• Low vitamin D will give you sore and aching joints and muscles. This is why it is important to get tested.

  • There are no tests for fibromyalgia so they go on clinical symptoms. Ignoring hypo ones of which muscle/joint pain are included.

    I would think if you have RA indicators in blood you have R.A., so I'd look into this further as it needs a different type of medication. It is painful and can make you disabled if not kept in check.

  • Shaws, the Rheumatoid factor test was within range so there is apparently no RA. However it is possible to be sero negative. I myself was diagnosed with sero negative RA but that was because of having other symptoms too. That diagnosis has been revised several times and I now have a diagnosis of Psoriatic Arthritis/arthropathy, again due to other symptoms indicating inflammatory arthritis. Clemmie

  • Yes, in range but nearly 12 when top is 15. I would have expected near bottom of range not near top. It's like the TSH - wait till it reaches 10. :)

  • I'm sorry, I disagree with you, this range is nothing like TSH and thyroid diagnosis. As I've already said, you can be sero negative and still have RA, as happened with me. It was only has other auto immune disorders reared their ugly heads that appear with inflammatory arthritis that I was reclassified as PsA. Until that time I was sero neg and diagnosed with other inflammatory blood tests, anti nuclear antibodies and most importantly, scans.

  • I do know nothing about R.A. tests.

    I do know someone who has R.A. had clinical symptoms as a child but remained undiagnosed.

    The GP was very angry with the mother for 'suggesting' in front of the child that could R.A. be a possiblity and no investigation were done.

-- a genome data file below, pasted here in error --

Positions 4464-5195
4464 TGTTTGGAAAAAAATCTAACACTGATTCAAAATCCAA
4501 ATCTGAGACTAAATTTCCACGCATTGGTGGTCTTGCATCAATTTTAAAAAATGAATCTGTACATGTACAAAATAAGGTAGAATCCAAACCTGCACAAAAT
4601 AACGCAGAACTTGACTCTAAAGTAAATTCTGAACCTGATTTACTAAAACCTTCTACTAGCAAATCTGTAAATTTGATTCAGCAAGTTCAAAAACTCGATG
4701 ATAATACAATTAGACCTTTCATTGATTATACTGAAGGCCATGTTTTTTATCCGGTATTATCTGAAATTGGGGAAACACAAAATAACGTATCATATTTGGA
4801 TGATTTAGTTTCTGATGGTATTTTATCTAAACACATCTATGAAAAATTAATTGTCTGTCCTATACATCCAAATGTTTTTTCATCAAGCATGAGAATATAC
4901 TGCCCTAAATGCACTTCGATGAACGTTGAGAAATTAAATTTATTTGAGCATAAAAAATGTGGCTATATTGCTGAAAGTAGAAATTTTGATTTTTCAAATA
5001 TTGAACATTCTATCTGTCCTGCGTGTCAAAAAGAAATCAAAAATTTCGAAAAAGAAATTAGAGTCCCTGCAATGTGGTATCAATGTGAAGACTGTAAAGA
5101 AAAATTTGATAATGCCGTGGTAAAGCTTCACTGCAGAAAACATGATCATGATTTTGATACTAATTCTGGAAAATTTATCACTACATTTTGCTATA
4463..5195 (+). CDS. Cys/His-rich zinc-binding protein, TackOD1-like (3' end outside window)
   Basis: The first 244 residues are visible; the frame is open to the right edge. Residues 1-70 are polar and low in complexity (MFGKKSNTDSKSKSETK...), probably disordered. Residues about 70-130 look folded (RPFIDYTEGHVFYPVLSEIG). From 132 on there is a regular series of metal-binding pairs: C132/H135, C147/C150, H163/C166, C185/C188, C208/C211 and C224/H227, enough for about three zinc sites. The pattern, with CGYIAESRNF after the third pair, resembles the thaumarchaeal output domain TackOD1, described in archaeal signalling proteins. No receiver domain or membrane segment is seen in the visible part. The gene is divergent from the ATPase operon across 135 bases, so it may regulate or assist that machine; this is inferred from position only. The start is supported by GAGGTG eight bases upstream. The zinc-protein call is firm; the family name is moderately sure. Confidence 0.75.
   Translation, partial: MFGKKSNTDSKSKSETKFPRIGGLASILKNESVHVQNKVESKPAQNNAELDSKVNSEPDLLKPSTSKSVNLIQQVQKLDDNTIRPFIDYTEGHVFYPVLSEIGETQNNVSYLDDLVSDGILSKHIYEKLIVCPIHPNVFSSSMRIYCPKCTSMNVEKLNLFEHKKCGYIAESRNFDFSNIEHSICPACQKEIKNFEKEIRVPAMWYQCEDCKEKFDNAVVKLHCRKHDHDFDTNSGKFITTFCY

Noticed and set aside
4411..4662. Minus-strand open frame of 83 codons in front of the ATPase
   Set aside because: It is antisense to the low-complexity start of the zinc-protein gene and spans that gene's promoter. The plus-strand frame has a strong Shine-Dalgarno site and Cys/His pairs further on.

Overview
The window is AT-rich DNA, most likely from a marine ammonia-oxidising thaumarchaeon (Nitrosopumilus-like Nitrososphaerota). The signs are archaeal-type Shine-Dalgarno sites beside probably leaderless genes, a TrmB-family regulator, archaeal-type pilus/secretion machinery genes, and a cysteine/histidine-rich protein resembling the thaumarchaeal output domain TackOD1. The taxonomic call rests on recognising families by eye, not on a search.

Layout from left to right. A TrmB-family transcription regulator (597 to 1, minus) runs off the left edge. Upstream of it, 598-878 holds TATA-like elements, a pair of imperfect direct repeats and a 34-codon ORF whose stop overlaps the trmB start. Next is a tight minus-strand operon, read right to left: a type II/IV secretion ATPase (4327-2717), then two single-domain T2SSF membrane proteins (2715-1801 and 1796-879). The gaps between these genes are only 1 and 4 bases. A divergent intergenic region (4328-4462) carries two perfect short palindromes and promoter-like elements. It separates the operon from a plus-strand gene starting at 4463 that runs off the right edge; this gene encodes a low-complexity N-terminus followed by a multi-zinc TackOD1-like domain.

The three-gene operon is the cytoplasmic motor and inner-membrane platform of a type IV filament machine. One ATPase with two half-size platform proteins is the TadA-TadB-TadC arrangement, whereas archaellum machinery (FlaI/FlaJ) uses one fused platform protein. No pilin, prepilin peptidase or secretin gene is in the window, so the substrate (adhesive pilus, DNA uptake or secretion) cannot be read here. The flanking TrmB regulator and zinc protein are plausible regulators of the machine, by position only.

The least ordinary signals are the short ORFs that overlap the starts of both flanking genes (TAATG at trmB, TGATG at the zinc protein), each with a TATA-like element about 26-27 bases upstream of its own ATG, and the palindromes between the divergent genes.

• I do think I have Ra as I have other symptoms, amongst others my joints are very painful, stiff and swollen, creak and grind. I have also read research suggesting results towards the top end of the range with other symptoms should be considered for further investigation of RA

  • I agree you should be investigated but this is my experience:

    CarpaBob

    If your dose is too low it is common to feel muscle/joint pain. I had the same and was so stiff and painful I could only shuffle instead of walk. It is also a clinical symptom of hypo. Particularly if quite newly diagnosed and on levo.

    I had absolutely no muscle/joint pain until I started taking levothyroxine.

    I am pain free now although it took some time to reach this. First I improved when some T3 was added and then onto T3 only.

    I have looked at your previous post and see you are on 50mcg of T4, and that's quite a small dose yet and many, as their hormones are increased, the pains diminish. I hope it's the same for you.

    I think we are surprised at first when taking levo and seem to have more symptoms than before.

    thyroiduk.org.uk/tuk/about_...

  • I have had the joint pain for a couple of years now, so before the levothyroxine. However initially I took the levothyroxine at night and did notice an instant increase in joint pain. could I ask if you had any swelling or heat in your joints too.

  • No, thankfully I didn't.

  • You can have a positive Rheumatoid Factor and yet never go on to develop RA and vice versa in that you may never have a positive Rheumatoid Factor, yet have RA. I myself never had a positive RF but do have inflammatory arthritis ( mainly without any inflammatory markers) but with all the joint pain and damage that goes with it. Clemmie

  • I am aware that you can have Ra without factor and that you can have factor without ra. I however feel I have symptoms that fit with ra and am getting worse, but I guess I will have to wait until I have deformity until the doctors will listen to me.

  • It took me more than 20 years to get my arthritis diagnosed.

  • CarpaBob - most arthritic or inflammatory conditions can start with an unhealthy inflamed gut - have you considered cutting out gluten ? - in an effort to heal the gut .....

  • Statistically, with that TSH you are more likely to hypo than "normal". But your folate, ferritin and B12 are far too low. I'd start supplementing 5000iu per day of sublingual B12 until your results are around 1000. B12 under 5000 can cause permanent neurological damage. And get your GP to prescribe ferrous fumarate for the low iron (as you are hypo prescriptions are free, otherwise it would be more cost effective just to buy it from the pharmacy).

  • i would opt for feeling well, not great looking labs. Meds with t3, help pain, weight and depression.